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The Sociolinguistics of Development in Africa - Multilingual Matters (Hardback)
  • The Sociolinguistics of Development in Africa - Multilingual Matters (Hardback)
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The Sociolinguistics of Development in Africa - Multilingual Matters (Hardback)

(author)
£79.95
Hardback 248 Pages / Published: 17/01/2008
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This book discusses the existing sociolinguistic order in Africa, how it is sustained, how it might be changed to the advantage of those who are dominated by it and, most importantly, how it affects the development potential of the Continent. It raises issues about African languages that the average person is not always aware of. For example, why must the African child learn how to read and write in a foreign language? Why must all African doctors be trained in languages that their patient population do not understand? Why must African leaders address their people in languages they know the people do not understand? What are the flow-on effects of these language practices on Africa's development goals? The book also proposes sustainable and development-oriented alternatives to these practices.

Publisher: Channel View Publications Ltd
ISBN: 9781847690463
Number of pages: 248
Weight: 427 g
Dimensions: 210 x 148 x 19 mm


MEDIA REVIEWS

The manuscript will make an important contribution to African sociolinguistics and will have an impact beyond African scholarship. It will expand and deepen the work in African sociolinguistics because of the range of topics which include, but are not limited, to economics, health, education and development.

-- Professor Sinfree Makoni, Linguistics and Appied Language Studies and African and African-American Studies, Pennsylvania State University.

This is a powerful piece of work that draws together a lot of disparate information, much not readily accessible to an English speaking public, about African languages, their use and the impact of that on the (non)development occurring in Africa, thereby highlighting the role that African languages might play in reversing that situation.

* Richard B. Baldauf Jr., University of Queensland, Brisbane, Australia *

Paulin Djite brings together different sets of data - economic, political,- to provide a convincing perpective on language problems in Africa. Linguistic diversity is not a handicap by itself : monolingualism is not going to solve all development problems as naive apologists of global English would like us to believe. Multiculturalism without multilingualism is mere posturing! This book provides some tools to understand this truth.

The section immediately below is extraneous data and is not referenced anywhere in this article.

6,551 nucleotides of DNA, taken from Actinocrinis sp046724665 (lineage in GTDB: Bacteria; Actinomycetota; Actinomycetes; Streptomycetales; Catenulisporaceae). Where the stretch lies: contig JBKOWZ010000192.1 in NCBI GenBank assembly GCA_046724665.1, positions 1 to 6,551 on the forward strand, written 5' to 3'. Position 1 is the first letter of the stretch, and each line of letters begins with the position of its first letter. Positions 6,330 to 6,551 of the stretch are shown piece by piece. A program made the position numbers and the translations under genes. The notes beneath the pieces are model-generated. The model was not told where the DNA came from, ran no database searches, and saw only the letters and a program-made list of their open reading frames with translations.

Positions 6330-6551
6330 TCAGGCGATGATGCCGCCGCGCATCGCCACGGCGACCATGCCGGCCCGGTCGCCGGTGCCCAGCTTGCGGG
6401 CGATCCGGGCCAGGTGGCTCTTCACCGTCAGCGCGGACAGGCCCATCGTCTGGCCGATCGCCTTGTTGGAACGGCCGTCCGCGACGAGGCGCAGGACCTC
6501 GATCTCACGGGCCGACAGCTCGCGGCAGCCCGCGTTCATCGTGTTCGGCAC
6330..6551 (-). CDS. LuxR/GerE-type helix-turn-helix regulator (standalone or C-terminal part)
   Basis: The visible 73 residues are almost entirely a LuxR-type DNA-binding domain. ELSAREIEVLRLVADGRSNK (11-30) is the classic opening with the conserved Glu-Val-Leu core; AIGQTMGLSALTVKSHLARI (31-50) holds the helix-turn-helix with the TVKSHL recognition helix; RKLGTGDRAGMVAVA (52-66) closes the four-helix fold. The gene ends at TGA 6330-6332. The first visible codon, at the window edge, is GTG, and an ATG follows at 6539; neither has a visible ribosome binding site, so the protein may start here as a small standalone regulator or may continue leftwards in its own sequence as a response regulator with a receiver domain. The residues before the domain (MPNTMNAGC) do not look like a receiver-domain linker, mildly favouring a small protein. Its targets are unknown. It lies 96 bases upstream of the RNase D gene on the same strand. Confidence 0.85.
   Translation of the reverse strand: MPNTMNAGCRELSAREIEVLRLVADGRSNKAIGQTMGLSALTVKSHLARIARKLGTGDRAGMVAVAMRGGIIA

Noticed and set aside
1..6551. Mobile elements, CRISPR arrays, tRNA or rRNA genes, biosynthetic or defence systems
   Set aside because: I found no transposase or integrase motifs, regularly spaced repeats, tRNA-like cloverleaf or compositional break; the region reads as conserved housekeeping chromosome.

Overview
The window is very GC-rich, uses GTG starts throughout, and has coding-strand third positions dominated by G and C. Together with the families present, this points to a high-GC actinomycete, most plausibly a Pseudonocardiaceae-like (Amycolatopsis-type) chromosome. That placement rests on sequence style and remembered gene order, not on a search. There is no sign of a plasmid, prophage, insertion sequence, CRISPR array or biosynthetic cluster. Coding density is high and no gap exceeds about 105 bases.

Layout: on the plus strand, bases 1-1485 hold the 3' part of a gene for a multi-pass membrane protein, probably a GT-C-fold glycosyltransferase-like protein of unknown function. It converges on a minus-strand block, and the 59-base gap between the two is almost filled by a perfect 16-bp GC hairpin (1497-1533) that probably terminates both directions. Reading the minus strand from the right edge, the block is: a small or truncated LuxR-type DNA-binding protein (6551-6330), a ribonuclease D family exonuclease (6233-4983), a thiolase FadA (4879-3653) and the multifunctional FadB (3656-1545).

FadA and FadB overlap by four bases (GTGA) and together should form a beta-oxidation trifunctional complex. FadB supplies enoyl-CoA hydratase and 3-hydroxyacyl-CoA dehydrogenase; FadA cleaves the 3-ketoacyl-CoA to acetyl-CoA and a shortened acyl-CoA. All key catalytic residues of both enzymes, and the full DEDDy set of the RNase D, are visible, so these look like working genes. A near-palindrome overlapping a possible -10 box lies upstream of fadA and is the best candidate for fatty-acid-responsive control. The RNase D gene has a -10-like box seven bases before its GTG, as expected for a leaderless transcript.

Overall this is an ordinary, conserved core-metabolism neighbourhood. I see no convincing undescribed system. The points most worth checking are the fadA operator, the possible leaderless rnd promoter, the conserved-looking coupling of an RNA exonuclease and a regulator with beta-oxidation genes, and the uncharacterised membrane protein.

* Alain Ricard, directeur de recherche au cnrs, Paris *

Scholarly, engaging, and accessible, Paulin Djite's book challenges two of the lingering myths about the role of language in Africa's development - multilingualism is an obstacle to development and the latter is possible only via the medium of an ex-colonial language - and calls for the use of the African languages in the key areas of development: education, health, the economy and governance. Language policy makers, language professionals, and anyone who is interested in the language question in Africa will find in this important book an insightful and most timely contribution to knowledge about language and development in the continent.

* Professor Nkonko M. Kamwangamalu, Howard University *

What an excellent book. I enjoyed every moment I devoted to reading it. The book is going to become compulsory reading for anyone wishing to work on sociolinguistics and applied linguistics in Africa. It has numerous qualities that will make it inescapable as a vade-mecum in these fields. It describes concisely the state of the art with respect to the relationship between language policy, language use and economics, health, education, and governance, the domains that it covers in the main. At the same time, it challenges all the myths and many orthodox assumptions and authoritative positions in these domains. As such, it will undoubtedly give rise to very necessary polemics inside and beyond the continent. In view of the global trend towards the valorisation of cultural diversity, the positions that are put forward here, such as the relationship between multilingualism and economic development, will undoubtedly help to shape the orthodoxy of the future. Coming as it does at the very moment when a Pan-African Masters and Doctoral degree programme in Applied Linguistics and African Languages is about to be launched, its seeds will fall on fertile ground.

* Neville Alexander, University of Cape Town, South Africa *

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